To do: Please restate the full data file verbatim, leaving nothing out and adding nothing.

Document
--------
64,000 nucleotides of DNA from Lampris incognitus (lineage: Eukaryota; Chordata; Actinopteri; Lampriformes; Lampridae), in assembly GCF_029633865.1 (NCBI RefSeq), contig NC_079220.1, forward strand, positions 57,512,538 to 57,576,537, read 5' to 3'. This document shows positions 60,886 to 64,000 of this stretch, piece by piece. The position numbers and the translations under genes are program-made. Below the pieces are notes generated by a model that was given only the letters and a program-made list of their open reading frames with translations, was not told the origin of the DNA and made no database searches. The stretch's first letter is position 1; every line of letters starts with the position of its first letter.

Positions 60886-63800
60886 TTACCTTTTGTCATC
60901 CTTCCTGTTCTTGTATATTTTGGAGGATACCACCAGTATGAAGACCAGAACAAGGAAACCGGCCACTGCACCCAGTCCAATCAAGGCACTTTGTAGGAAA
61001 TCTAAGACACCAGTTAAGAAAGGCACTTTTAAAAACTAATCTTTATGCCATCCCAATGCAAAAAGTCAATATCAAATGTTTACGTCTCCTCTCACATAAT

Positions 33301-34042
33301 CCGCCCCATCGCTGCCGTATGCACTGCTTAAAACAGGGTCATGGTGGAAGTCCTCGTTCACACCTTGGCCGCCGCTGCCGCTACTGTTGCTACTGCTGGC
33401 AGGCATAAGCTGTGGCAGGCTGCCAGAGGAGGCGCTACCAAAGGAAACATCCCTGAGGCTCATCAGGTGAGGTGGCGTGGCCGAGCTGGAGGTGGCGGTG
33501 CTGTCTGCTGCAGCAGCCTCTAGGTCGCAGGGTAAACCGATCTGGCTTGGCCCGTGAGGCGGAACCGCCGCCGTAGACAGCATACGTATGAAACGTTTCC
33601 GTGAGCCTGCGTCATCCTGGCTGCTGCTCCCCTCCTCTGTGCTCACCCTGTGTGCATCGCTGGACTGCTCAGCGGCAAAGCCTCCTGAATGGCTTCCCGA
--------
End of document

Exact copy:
64,000 nucleotides of DNA from Lampris incognitus (lineage: Eukaryota; Chordata; Actinopteri; Lampriformes; Lampridae), in assembly GCF_029633865.1 (NCBI RefSeq), contig NC_079220.1, forward strand, positions 57,512,538 to 57,576,537, read 5' to 3'. This document shows positions 60,886 to 64,000 of this stretch, piece by piece. The position numbers and the translations under genes are program-made. Below the pieces are notes generated by a model that was given only the letters and a program-made list of their open reading frames with translations, was not told the origin of the DNA and made no database searches. The stretch's first letter is position 1; every line of letters starts with the position of its first letter.

Positions 60886-63800
60886 TTACCTTTTGTCATC
60901 CTTCCTGTTCTTGTATATTTTGGAGGATACCACCAGTATGAAGACCAGAACAAGGAAACCGGCCACTGCACCCAGTCCAATCAAGGCACTTTGTAGGAAA
61001 TCTAAGACACCAGTTAAGAAAGGCACTTTTAAAAACTAATCTTTATGCCATCCCAATGCAAAAAGTCAATATCAAATGTTTACGTCTCCTCTCACATAAT

Positions 33301-34042
33301 CCGCCCCATCGCTGCCGTATGCACTGCTTAAAACAGGGTCATGGTGGAAGTCCTCGTTCACACCTTGGCCGCCGCTGCCGCTACTGTTGCTACTGCTGGC
33401 AGGCATAAGCTGTGGCAGGCTGCCAGAGGAGGCGCTACCAAAGGAAACATCCCTGAGGCTCATCAGGTGAGGTGGCGTGGCCGAGCTGGAGGTGGCGGTG
33501 CTGTCTGCTGCAGCAGCCTCTAGGTCGCAGGGTAAACCGATCTGGCTTGGCCCGTGAGGCGGAACCGCCGCCGTAGACAGCATACGTATGAAACGTTTCC
33601 GTGAGCCTGCGTCATCCTGGCTGCTGCTCCCCTCCTCTGTGCTCACCCTGTGTGCATCGCTGGACTGCTCAGCGGCAAAGCCTCCTGAATGGCTTCCCGA